Medicare is a health insurance program offered by the government. Medicare eligibility
is offered for people age 65 or older, some younger people with disabilities, and
people with End-Stage Renal Disease (permanent kidney failure requiring dialysis
If you already get benefits from the Social Security Administration or the Railroad
Retirement Board, you automatically have Medicare eligibility for Medicare Part A
and Part B starting the first day of the month that you turn 65. You do not need
to do anything to enroll. Your Medicare card will be mailed to you about 3 months
before your 65th birthday. If you wait until you are 65, or sign up during the last
three months of your initial enrollment period, your Medicare Part B start date will
If you are not receiving Social Security, Railroad or disability benefits, you can
enroll in Medicare and a Medicare drug plan if you have Medicare eligibility, up
to 3 months before your 65th birthday and no later than 3 months after the month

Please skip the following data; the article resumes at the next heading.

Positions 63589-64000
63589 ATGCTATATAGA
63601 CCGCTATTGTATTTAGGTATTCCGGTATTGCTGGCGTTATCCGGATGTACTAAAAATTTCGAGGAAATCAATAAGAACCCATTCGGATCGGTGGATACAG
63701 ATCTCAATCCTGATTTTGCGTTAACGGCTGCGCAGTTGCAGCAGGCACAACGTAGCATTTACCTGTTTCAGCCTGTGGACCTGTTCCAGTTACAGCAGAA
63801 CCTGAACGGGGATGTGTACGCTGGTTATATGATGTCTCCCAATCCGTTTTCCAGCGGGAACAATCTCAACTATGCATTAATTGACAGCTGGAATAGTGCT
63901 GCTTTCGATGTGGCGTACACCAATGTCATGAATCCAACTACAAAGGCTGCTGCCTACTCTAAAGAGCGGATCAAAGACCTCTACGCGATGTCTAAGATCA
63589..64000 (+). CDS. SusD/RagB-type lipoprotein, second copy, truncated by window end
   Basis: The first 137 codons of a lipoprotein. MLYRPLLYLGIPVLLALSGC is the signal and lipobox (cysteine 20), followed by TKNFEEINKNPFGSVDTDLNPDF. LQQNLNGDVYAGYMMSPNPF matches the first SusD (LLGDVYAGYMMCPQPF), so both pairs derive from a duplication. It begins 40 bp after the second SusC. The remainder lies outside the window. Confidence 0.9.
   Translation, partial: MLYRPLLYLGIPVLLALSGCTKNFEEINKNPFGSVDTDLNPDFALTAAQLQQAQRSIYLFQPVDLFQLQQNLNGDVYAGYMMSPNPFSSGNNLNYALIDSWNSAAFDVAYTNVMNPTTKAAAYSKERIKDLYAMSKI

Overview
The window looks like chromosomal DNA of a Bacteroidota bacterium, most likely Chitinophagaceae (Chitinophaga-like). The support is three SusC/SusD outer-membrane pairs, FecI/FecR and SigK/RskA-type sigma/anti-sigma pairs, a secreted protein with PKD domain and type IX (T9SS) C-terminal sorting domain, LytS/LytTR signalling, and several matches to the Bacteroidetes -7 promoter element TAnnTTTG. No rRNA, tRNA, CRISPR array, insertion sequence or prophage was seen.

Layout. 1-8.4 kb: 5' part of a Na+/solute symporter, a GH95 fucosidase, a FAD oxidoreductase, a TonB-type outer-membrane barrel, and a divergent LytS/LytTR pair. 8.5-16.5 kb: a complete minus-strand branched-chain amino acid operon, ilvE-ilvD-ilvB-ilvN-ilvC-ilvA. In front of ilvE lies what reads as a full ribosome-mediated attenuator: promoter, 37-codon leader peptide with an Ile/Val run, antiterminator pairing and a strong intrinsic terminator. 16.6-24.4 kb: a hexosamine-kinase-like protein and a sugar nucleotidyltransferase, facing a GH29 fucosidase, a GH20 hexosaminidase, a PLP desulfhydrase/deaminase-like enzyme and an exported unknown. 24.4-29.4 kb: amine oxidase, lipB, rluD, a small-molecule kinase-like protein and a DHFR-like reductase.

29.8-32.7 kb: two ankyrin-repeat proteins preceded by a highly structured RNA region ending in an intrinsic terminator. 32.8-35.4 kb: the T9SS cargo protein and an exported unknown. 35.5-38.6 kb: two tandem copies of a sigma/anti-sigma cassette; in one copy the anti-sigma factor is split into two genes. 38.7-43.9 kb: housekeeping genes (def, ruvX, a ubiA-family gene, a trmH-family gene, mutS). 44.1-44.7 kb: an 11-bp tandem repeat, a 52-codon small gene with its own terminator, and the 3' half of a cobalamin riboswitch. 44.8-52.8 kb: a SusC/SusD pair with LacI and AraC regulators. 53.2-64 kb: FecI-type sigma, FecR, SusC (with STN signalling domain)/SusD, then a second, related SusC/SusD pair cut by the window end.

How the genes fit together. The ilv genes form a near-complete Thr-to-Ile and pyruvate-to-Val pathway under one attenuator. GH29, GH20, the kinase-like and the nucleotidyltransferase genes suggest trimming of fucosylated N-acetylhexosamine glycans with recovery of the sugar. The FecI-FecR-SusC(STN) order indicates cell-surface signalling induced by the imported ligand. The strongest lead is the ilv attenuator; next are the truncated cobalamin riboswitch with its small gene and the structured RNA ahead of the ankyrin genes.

of your birthday. This is called the initial enrollment period. You will need to
submit an application to the Social Security Administration. You can also sign up
for Part B at your local Social Security office. They will decide if you’re entitled
for Medicare eligibility, and then send you a Medicare card. Some government employees
who have not paid into Social Security may also have to file an application. Social
Security can answer any questions about your application.
A Special Enrollment Period is available if you waited to enroll in Medicare Part
B because you or your spouse was working and had group health coverage through a
current employer or union. If this applies, you can sign up for Medicare Part B while
you are still covered by an employer or union group health plan, through your or
your spouse's employment, or during the 8 months following the month when the employer
or union group health plan coverage ends or when the employment ends.
If you have Medicare eligibility, and/or you’re 65 years old, go now and enroll for
Medicare. The effective date of your Medicare coverage depends on when you enroll.
The later you enroll, the later your benefits begin.